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Archive Report: Allied Forces

Compiled from official National Archive and Service sources, contemporary press reports, personal logbooks, diaries and correspondence, reference books, other sources, and interviews.
Further data available at Allied Losses & Incidents database

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RAF Crest
21.05.1943 No.1 Torpedo Training Unit (TTU) Wellington LB237 Flt.Sgt. John F. Forsyth-Johnson

Operation: Training / Rescue

Date: 21st May 1943 (Friday)

Unit: No. 1 Torpedo Training Unit (TTU), Coastal Command

Type: Wellington

Serial: LB237

Code: TU:?

Base: RAF Turnberry, Ayreshire, Scotland

Location: Inner Seas, ENE of Ailsa Craig

Pilot: Flt.Sgt. John Frederick Forsyth-Johnson 1383232 RAFVR Age 20. Missing believed killed (1)

Obs: Sgt. William Victor Chambers 1384655 RAFVR Age 22. Missing believed killed

WOp/Air Gnr: Sgt. Cyril Jones 980210 RAFVRAge 23. Missing believed killed

WOp/Air Gnr: Sgt. Thomas Brian Clarke 1236744 RAFVR Age? Missing believed killed

WOp/Air Gnr: Sgt. Harry Hubert Charles Harris 1377270 RAFVR Age 21. Missing believed killed

Air Gnr: Sgt. Bertram Harrington Lowe 658389 RAF Age 28. Missing believed killed

REASON FOR LOSS:

On 21st May 1943, a night-time exercise to practise the laying of sea-mines was undertaken carried by three aircraft; Hampden AT125 and two accompanying aircraft from No. 1 TTU, Wellingtons VIII LB193 and LB237. The Hampden, for an unknown reason, ditched into the sea and the two Wellingtons immediately engaged in a search flying low over the water with their lights on. It is presumed that the two aircraft collided, and crashed into the sea 3½ ENE of Ailsa Craig, Firth of Clyde. Only seven men were recovered alive from a total of eighteen aboard the three lost aircraft. All five aboard Wellington LB237 were posted as "missing believed killed" . (Brian Bouchard & Roger Morgan - Epsom and Ewell History Explorer website).
We have been contacted by Tony Lawrence, the son of Sgt Sydney Lawrence from LB193 and in researching the crews of the aircraft reported to have been involved in this training mission some unresolved discrepancies have been found. The research has determined the following information:

Hampden I AT125, from No 1. TTU:
The crew for a Hampden would normally comprise four. However only the following three have been identified for AT125:
Pilot: Sgt. Ronald Stott Cordingley 11479676 RAFVR - killed
Obs: Sgt. Eric Vevers 1149764 RAFVR - Missing believed - Killed
WOp/Air Gnr: Flt.Sgt. John Bertram Reid R114641 RCAF - Missing believed killed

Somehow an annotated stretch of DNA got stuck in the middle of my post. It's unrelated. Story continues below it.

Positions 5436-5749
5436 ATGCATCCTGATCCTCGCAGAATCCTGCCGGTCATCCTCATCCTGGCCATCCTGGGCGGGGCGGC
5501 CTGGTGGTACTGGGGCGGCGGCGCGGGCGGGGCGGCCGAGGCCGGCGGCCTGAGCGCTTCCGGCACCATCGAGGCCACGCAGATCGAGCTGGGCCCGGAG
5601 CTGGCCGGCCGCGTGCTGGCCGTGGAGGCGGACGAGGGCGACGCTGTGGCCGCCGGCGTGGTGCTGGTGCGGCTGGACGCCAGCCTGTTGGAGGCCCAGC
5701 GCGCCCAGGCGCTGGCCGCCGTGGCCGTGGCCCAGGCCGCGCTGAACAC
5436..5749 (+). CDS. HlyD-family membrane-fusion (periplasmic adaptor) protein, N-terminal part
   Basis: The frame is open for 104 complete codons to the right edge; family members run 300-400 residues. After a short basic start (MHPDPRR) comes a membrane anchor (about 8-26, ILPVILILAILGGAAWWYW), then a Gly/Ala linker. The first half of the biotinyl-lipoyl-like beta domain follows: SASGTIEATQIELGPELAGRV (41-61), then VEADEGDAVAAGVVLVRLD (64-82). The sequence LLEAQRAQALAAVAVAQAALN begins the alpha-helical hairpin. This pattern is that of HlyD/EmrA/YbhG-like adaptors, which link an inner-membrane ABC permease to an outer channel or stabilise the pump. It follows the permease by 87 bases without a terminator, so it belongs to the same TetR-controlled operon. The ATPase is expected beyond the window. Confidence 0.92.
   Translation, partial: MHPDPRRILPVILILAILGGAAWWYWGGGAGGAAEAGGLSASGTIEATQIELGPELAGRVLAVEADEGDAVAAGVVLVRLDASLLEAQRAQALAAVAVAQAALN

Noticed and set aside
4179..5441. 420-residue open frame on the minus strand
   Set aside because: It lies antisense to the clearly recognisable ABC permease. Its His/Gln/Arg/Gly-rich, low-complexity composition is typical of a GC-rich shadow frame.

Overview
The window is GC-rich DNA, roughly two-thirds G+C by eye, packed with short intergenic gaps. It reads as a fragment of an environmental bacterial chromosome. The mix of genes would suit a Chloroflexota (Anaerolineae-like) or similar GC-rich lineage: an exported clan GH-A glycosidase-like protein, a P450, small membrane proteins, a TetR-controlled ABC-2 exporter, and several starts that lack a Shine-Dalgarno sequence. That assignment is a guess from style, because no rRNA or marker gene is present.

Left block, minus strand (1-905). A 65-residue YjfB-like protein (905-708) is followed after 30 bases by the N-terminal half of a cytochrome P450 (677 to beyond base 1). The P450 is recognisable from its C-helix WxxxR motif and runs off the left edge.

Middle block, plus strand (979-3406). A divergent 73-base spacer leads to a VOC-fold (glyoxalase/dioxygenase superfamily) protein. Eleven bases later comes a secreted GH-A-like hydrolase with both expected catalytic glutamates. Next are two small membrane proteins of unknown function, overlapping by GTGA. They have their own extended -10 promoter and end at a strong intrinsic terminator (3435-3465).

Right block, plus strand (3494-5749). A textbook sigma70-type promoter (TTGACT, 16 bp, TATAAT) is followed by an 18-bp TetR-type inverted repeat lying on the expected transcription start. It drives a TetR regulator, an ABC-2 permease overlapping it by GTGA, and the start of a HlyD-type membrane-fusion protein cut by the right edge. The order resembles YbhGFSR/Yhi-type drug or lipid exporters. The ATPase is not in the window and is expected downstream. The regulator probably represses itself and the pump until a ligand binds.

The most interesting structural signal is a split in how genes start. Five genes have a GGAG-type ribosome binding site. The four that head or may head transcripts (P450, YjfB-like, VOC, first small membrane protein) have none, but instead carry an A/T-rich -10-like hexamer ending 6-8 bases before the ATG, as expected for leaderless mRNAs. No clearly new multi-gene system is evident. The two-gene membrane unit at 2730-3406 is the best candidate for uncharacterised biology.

Furthermore their CWGC details recorded that they perished on the 18th April 1943. Other anecdotal information claimed that AT125 collided with Wellington LB237 over the Firth of Clyde on this date. Research to date has not been able to resolve the discrepancies regarding dates and the claimed collision between AT125 and Wellington LB237.

The crew aboard Wellington VIII, LB193 has been determined to be:
Pilot: Fg.Off. Peter R. Griffin 116787 RAFVR - Survived
2nd Pilot: Fg.Off. Frederick I. Thompson 1221825 RAFVR - Survived
Bomb Aimer Plt.Off Kenneth Holden 129178 RAFVR - Survived
WOp/Air Gnr: Sgt Sydney Lawrence 1091215 RAFVR - Survived
WOp/Air Gnr: Sgt. Ronald Dean 1087504 RAFVR - Killed
WOp/Air Gnr: Sgt Leslie Trevethan Gibson 1091023 RAFVR - Killed

Additionally there appears that two further airmen were aboard one or the other Wellington but it has not been possible to resolve which aircraft.
Sgt. Alfred Brown 1039746 RAFVR - Missing believed killed
Sgt. Edwin Esau 1393290 RAFVR - Missing believed killed

Another piece of information from Sgt. Sydney Lawrence’s log book for the 21st May 1943 (below) recorded that his Wellington took off at 02:20 hrs and crashed into the sea while searching for another aircraft an hour later. Sydney told his son, Tony, that they were flying really low and when they went into a turn the wing tip caught in the sea and caused the aircraft to cartwheel into the sea. He never mentioned hitting another aircraft.

Above: Extract from Sgt. Lawrence's Log Book for the day/flight in question (Courtesy of Tony Lawrence)


(1) Flt.Sgt. John Frederick Forsyth-Johnson was the brother of the entertainer, the late Sir Bruce Forsyth. Sir Bruce wrote about this in his autobiography:

“When war broke out my older brother John was determined to become a pilot, and in early 1941, as soon as he turned 18, he volunteered for the RAF. I will never forget the day when the awful tragedy struck. Friday 21st May 1943, St Neots near Bedford. I am 15 years old and it’s the start of a free weekend from touring US military bases with a cabaret show. We’ve decided to enjoy the early summer weather. Someone suggests rounders.

I trip on the uneven ground and fall heavily on my hand, jamming my finger back at an unnatural angle. It hurts like hell and I feel sick. My friends gather round. ‘Bruce, are you all right? You look terrible. You’d better lie down.’ I’m feeling dizzy, nauseous, disorientated...